This is an excellent book of approachable poems, perfect for the classroom, a reluctant poetry reader, or someone looking for some comfort reads. That’s not to say all the selections were predictable. Yes, there’s Henry Wadsworth Longfellow and Emily Dickinson, but there’s also Abraham Lincoln(?!) and Countee Cullen.
I often think that I don’t like poetry. It takes patience. I can’t just romp through pages at a time, eager to get to the next plot point. Apparently I’m not alone in “disliking” it, as Marianne Moore says in “Poetry”
“I, too, dislike it: there are things that are important beyond all this fiddle…”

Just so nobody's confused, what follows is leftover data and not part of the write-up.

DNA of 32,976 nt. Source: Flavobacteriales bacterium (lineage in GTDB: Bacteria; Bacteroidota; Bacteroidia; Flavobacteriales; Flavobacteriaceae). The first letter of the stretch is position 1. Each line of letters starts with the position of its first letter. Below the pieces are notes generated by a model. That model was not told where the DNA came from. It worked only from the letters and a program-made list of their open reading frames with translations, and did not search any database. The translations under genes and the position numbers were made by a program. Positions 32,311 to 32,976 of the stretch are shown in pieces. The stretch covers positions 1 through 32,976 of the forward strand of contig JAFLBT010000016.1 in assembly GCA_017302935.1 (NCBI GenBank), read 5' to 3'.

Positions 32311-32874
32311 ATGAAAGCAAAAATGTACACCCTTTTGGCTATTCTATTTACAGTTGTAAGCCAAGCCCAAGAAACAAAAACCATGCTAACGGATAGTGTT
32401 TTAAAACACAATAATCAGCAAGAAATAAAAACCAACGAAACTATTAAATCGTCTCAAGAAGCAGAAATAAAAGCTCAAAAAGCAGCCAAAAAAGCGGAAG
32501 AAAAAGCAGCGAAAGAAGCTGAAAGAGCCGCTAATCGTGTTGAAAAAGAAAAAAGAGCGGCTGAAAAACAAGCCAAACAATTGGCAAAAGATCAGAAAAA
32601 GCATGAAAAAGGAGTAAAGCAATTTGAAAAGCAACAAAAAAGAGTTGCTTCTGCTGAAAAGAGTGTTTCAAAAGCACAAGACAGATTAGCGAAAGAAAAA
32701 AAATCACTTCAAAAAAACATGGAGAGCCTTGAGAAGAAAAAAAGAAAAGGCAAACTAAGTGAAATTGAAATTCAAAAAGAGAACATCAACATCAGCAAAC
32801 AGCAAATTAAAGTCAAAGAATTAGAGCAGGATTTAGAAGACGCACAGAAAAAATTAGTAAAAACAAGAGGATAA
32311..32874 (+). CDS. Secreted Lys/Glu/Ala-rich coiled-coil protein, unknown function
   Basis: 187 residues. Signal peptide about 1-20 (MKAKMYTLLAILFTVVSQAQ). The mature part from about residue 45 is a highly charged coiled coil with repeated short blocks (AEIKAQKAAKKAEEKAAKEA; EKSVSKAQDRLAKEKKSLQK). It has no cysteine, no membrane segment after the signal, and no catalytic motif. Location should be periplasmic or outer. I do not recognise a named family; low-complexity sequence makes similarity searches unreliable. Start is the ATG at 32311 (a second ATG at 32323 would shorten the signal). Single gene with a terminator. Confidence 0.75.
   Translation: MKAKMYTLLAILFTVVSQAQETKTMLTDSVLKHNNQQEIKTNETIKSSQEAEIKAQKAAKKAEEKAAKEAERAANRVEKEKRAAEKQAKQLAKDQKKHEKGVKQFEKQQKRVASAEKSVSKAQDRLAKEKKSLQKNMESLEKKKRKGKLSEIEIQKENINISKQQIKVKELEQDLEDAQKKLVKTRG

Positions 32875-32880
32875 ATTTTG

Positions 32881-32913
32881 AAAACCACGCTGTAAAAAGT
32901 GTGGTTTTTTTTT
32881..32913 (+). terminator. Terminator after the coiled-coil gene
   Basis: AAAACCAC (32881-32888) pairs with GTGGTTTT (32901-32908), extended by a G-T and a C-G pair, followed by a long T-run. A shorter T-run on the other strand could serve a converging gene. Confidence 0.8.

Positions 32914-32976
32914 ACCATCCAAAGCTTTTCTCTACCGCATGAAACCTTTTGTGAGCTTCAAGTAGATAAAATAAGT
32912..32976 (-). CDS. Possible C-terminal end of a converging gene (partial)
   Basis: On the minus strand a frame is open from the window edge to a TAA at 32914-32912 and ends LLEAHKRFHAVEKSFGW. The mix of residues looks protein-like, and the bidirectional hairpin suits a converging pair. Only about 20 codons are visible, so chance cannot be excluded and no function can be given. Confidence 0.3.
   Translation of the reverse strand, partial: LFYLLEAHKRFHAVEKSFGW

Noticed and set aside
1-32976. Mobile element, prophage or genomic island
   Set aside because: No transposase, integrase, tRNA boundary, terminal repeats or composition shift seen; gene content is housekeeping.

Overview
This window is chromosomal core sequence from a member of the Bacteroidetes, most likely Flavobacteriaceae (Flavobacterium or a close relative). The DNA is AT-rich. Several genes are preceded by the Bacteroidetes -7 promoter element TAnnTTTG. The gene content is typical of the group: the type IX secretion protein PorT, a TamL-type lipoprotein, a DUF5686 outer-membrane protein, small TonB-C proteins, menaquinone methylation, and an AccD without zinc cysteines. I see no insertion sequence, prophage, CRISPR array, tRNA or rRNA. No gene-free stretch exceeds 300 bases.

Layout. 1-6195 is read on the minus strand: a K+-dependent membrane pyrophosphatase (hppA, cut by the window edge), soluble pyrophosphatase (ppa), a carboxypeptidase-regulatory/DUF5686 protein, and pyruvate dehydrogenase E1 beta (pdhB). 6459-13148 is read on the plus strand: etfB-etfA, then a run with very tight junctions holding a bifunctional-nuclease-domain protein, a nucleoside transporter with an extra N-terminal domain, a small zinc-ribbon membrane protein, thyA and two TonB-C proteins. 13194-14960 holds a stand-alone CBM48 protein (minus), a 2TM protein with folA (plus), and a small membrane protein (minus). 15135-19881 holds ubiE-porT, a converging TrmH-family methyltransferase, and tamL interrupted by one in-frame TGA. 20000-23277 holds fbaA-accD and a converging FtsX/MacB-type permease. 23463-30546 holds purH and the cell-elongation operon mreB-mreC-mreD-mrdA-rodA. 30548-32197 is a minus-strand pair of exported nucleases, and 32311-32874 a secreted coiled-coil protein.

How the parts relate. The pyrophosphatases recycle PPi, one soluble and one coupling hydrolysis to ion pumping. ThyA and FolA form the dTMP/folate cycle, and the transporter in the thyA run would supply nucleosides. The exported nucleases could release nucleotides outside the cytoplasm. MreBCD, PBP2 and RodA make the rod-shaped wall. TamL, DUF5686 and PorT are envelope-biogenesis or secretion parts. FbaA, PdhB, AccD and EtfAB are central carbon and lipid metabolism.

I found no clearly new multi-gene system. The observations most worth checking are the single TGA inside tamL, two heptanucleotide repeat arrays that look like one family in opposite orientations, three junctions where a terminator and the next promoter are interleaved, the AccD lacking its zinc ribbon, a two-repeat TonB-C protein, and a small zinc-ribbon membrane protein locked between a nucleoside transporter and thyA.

Of course, in the end, Ms. Moore is a poet, and appreciates the art, as I do as well.
Here’s a little poem for today, a selection from the book. Won’t you try another tomorrow?
The fog comes
on little cat feet.
It sits looking
over harbor and city
on silent haunches
and then moves on.
– Fog, Carl Sandburg
Want more like this? Try:
- American Negro Poetry, Arna Bontemps. Back when I was teaching high school, this was a favorite with some of my students.
- Our Gleaming Bones Unrobed, Grant Loveys. A debut collection from a Canadian author.
- If Not, Winter, Sappho, translated by Anne Carson. I still have not read this, but desperately want a copy for my bookshelf. Anne Carson takes fragments of Sappho’s poetry and translates them as is, rather than trying to fill in the missing pieces.